It smacks of opportunism. However, it has revealed the fact that evangelical posturing about "feminine morality" is less about sexuality and more about women sticking with traditional, patriarchal gender roles. Proof is in the pudding.
 
Here is what bothers me. You would certainly argue that if some blowhard comes out against partial nudity in fashion magazines that they are a puritanical old-fashioned conservative moron, and should go back to the 1800s when they could lock women in the basement to make sure they kept their clothes on. So, why in this case, where she clearly agrees with you on this issue, does that upset you? I mean, in order to be religious do you have to buy into every doctrine of the born again movement? If a person is anti-censorship but anti-gay marriage as well, shouldn't we applaud their position on the former and seek to change their position on the latter, instead of telling them that both positions are invalid because in our little worldview they aren't consistent?

And none of that deals with how she is "faux religious." I mean, the bible does contain some discussions on homosexuality. What those discussions mean, and whether or not we should use them to justify law in this country, aside, I can see how a person could hold the opinion that gay marriage was a sin while also believing that it might be okay to show a little nipple in a photograph. Just because it doesn't fit inside the box of the religious zealots whose ideology you have identified as being distasteful doesn't make her brand of religion any less valid, or any less real, does it?
 
I think the whole Carrie Prejean thing is NOT a story, period. She can think what she thinks and say what she wants and show all the skin she wants. I don't care.

What IS stupid are beauty pageants . . . I mean, what do you expect from the kinds of questions they ask? And she was semi-nude not long before she answered it . . . the whole thing is a non-story. I object to both sides using it to try to mean something.

There was actually a middle-ground answer to the question, because he asked something about whether states should decide the issue of gay marriage, not particularly whether she believed in it or not. She could've given a more lawyerly answer, the old "let the states decide" answer, and nothing would've come of it.

How did we get on this topic? Oh yeah, the Palin/Prejean ticket . . . well, I'll try to say something good, which is that at least it would be two women.
 
Oh, and you forgot the implants, RRL. They're OK in Republican women.
Ted
 
It's because Star Fleet is not a military organization.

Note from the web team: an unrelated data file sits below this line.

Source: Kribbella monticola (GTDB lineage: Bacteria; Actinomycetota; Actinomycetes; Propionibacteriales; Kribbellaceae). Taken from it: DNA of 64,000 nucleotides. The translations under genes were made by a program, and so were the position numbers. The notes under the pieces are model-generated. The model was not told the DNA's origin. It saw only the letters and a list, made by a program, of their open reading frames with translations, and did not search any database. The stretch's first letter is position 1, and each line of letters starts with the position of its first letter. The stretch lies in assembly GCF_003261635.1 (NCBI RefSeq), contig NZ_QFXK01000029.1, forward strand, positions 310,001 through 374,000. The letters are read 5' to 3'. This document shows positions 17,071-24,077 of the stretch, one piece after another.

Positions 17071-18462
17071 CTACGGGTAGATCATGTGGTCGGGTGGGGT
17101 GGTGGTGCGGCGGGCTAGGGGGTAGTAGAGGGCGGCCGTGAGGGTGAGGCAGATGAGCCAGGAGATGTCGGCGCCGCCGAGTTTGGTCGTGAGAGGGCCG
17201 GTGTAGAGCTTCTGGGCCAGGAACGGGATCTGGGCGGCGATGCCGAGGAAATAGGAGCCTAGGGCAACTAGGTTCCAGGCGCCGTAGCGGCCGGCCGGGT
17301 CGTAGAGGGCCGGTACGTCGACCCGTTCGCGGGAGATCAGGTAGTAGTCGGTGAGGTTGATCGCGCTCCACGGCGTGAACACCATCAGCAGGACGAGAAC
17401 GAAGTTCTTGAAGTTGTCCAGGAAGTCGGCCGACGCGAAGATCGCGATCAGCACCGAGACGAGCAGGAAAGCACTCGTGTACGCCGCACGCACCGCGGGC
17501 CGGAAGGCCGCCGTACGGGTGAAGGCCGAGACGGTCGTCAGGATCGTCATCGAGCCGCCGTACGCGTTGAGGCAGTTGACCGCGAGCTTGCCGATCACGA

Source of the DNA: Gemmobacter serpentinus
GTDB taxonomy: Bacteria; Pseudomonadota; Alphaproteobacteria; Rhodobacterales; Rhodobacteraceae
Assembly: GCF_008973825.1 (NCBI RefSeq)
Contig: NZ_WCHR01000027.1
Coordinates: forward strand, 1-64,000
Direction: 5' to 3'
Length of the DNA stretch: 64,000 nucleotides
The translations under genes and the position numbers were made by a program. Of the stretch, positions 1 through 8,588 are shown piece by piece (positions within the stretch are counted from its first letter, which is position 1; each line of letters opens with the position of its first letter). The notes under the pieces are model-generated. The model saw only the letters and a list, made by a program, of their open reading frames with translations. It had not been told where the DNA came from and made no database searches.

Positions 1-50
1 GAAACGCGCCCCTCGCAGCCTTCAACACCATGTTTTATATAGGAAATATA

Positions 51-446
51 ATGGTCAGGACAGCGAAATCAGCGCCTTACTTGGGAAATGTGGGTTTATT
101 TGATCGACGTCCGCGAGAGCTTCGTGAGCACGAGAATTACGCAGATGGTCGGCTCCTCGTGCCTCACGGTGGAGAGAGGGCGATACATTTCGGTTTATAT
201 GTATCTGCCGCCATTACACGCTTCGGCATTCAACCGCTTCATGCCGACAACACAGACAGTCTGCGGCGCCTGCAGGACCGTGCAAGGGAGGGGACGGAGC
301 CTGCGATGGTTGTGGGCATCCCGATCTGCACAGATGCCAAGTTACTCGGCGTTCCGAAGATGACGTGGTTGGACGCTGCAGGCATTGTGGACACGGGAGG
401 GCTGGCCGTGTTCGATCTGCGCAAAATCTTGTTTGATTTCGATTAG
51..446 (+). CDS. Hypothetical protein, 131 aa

For what you are expected to do, and do do all the time, the inertial damping system is sufficient.

Completely agree about the pockets, however.
 
Actually, it might surprise you that my stance on nudity, even partial nudity in magazines, might be quasi-prude.

Not that I think there's anything wrong with nudity, or showing nudity in magazines. But most of the time, it's done in a way that objectifies women (and not in a good way) and cheapens sexuality by reducing it (esp. female sexuality) to a commodity, which in turn robs women of a unique sexual identity and forces them into patriarchal gender roles regarding sex, which are inherently heteronorma... you get the picture.

What upsets me is the hypocrisy of both Ms. Prejean and her religious supporters. Were it not for her comment on gay marriage, she would be another cheap, tawdry whore to them -- breast implants, make-up, racy photos, etc. I don't have moral objections to these things, but evangelicals do. I know more moderate Christians don't either, but she's not the darling of Methodists in Texas. She's the darling of evangelicals across the nation because she supports their prejudices on gay marriage...

Or at least, she appears to. As I said, her answer at the pageant was pretty neutral. But when publicity (and money) presents itself to you as an opportunity, you shouldn't just take it. I don't see her "religion," qua faith in God, as something important to her. If it were, I think she'd be a different person. Those who authentically are Christian, for example, tend to be against breast implants and posing nude or near-nude in magazines.

But to these people, it's OK for her to do that, because women are supposed to want to look pretty (for men) and put themselves through dangerous diets and surgery (for men) and be girly and enter pageants (for men). As long as she fits their mold of "ideal American female sexuality" and supports their "no queers at the altar" message, they'll take her.

And that strikes me as inauthentic.